Definitions

This release looks at the characteristics and attainment of the following groups of children:

  • ‘All pupils’ – all pupils in England, including those with and without social care support
  • ‘All CIN – 31 March’ – all children in need at 31st March
  • ‘CLA – 31 March, 12 months or more’ - Children continuously looked after for at least 12 months at 31st March
  • ‘CLA 31 March, less than 12 months’ - Children who were looked after but not continuously for at least 12 months at 31st March
  • ‘CPP – 31 March’ - Children on a Child Protection Plan who were not CLA at 31st March
  • ‘CINP – 31 March’ - Children on Child in Need and other Plans who were not CLA or CPP at 31st March

The final section of this report contains the outcomes of all children who were CIN at any point in the last 6 years (‘Ever CIN – last 6 years’). Note that six years has been chosen due to initial availability and reliability of data. We will continue to report on a six year period even as more years of data become available so that the measure is comparable over years.

The underlying data also contains the outcomes of children who were in the above categories at any point during the collection year. You can explore these outcomes using the ‘Create your own tables’ functionality. There are also additional groups of CLA in the underlying data:

  • ‘CLA – 31 March’ – all children who were CLA at 31st March, irrespective of duration
  • ‘CLA – any point in the year’ – all children who were CLA during the year, irrespective of duration
  • ‘Ever CLA – last 6 years’ – all children who were CLA during the last six years

Pupil characteristics

Special Educational Needs (SEN)

CIN pupils are over three times more likely than all children to have SEN. Almost half of all CIN have SEN (47.7%), with around a quarter having either EHCP’s (23.1%) or receiving SEN support (24.6%). 

Comparing the different social care groups:

  • Children who had been continuously looked after for 12 months or more were most likely to have SEN (55.8%). They were also most likely to have EHCP’s (27.2%)
  • Children on a CPP were least likely to have EHCP’s (8.6%)

Free School Meals (FSM)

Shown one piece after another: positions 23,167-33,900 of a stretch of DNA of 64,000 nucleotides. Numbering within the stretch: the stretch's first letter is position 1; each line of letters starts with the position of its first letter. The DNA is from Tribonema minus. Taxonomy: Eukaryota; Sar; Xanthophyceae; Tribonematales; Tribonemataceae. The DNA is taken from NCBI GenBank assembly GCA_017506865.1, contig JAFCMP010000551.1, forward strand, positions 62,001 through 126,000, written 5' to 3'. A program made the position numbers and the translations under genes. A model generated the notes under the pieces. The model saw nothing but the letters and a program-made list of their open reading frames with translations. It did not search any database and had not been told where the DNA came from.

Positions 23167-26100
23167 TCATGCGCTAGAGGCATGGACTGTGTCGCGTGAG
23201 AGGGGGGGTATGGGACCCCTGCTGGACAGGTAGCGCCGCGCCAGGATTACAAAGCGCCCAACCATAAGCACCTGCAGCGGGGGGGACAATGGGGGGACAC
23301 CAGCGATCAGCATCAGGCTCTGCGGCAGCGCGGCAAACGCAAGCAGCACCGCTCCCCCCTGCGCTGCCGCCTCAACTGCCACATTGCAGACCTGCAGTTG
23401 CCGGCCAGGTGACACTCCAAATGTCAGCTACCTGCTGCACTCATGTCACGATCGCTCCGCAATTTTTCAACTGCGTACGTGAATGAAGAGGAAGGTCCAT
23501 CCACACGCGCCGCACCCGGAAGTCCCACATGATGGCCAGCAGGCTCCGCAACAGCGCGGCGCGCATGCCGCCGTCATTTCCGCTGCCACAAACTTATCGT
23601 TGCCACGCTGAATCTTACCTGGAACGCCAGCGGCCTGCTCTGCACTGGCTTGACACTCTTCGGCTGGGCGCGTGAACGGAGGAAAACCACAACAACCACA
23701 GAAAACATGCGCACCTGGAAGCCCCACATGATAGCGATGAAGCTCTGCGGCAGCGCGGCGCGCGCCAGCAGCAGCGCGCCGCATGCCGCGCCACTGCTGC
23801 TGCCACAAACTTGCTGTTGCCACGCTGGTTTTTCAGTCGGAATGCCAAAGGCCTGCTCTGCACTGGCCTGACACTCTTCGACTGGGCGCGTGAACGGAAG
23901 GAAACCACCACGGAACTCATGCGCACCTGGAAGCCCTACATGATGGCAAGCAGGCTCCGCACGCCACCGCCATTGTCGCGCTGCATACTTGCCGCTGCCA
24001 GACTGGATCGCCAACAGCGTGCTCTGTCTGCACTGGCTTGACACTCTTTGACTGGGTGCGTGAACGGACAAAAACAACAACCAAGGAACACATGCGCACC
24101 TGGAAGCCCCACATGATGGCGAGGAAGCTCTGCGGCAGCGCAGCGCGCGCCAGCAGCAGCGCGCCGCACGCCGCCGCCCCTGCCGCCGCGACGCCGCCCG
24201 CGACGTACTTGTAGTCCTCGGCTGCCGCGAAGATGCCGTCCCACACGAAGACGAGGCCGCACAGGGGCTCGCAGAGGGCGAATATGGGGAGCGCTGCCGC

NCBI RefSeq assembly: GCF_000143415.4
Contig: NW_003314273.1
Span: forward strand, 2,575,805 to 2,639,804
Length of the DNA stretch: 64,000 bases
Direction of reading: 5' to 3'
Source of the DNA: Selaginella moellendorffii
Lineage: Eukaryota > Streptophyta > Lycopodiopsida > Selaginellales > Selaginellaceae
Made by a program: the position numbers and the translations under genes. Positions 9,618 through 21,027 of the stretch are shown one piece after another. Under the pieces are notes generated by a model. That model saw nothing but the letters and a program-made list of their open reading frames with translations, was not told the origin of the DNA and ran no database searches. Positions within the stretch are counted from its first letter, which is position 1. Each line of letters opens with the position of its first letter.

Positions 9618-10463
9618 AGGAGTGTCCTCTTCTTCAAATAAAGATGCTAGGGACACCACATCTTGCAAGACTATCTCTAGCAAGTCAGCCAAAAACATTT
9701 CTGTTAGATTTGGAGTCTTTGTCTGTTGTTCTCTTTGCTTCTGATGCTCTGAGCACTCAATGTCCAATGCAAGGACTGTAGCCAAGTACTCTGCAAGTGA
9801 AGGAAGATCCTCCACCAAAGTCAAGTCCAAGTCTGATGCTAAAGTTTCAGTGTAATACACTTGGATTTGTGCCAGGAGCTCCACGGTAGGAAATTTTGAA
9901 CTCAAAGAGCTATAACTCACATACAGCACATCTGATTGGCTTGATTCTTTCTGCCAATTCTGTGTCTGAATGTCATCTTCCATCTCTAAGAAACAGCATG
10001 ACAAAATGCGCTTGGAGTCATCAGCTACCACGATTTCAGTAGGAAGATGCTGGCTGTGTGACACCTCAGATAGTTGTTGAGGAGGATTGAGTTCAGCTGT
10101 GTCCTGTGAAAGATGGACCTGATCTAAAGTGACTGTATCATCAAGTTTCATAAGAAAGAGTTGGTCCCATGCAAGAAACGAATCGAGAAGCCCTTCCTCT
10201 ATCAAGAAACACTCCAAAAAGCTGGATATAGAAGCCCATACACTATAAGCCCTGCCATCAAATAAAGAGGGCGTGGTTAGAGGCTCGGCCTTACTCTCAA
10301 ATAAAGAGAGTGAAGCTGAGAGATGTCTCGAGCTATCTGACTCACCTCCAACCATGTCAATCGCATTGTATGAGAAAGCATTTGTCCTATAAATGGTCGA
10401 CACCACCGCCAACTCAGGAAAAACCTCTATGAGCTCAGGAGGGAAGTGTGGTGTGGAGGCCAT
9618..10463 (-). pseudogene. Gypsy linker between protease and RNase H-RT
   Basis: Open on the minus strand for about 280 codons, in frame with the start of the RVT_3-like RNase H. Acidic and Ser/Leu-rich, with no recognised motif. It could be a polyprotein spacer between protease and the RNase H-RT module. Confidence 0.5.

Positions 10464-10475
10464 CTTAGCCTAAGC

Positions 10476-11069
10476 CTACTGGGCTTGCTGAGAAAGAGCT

Almost half of all CIN pupils were eligible for and claiming FSM (47%), around three times more than the average for all pupils (15%). Children on CPP had the highest proportion of pupil’s eligible for and claiming FSM (67%), around four times more than the average for all pupils.

Early Years attainment

The early years foundation stage profile (EYFSP) is a teacher assessment of children’s development at the end of the early years foundation stage (the end of the academic year in which the child turns five years old – this is typically at the end of the Reception year).

In 2019, almost half of CIN pupils in Early Years achieved a good level of development (44%), compared to 72% of all pupils. Children who had been continuously looked after for 12 months or more achieved the highest (47%) of the different social care groups, while those on a CPP achieved the lowest (42%).

Key Stage 2 attainment

Pupils take national curriculum assessments in year 6, at the end of KS2, when most pupils will reach age 11 by the end of the school year. Pupils take tests (commonly referred to as SATs) in reading, maths and grammar, punctuation and spelling (GPS) and receive a teacher assessment (TA) in writing. The combined reading, writing and maths measure uses the results of the reading and maths tests and the outcome of the writing teacher assessment. 

In 2019, around a third of all CIN pupils at Key Stage 2 achieved the expected level in reading, writing and maths, compared to 65% of all pupils. Children who had been continuously looked after for 12 months achieved the highest of the different social care groups (37%). 

Key Stage 4 attainment

Percentage achieving grade 9 - 5 in GCSE English and maths 

In 2019, only 8.8% of all CIN pupils at Key Stage 4 achieved a grade 5 or above in English and maths, compared to 43.2% of all pupils. Only 7.2% of children who had been continuously looked after for 12 months or more achieved this level, which is less than the overall average for all CIN, but greater than the proportion of those who had been continuously looked after for less than 12 months (5.1%).

 

Attainment 8

Attainment 8 measures the average achievement of pupils in up to 8 qualifications. This includes: English (double weighted if both GCSEs in language and literature are taken); maths (double weighted); three further qualifications that count in the English Baccalaureate (EBacc); and three further qualifications that can be GCSE qualifications (including EBacc subjects) or any other non-GCSE qualifications on the DfE approved list.

In 2019, the average Attainment 8 score of all CIN pupils at Key Stage 4 was 18.8, compared to 46.7 for all pupils. Children who were continuously looked after for 12 months or more had a similar average Attainment 8 score of 19.1, but higher than the average for those who had been continuously looked after for less than 12 months (13.3).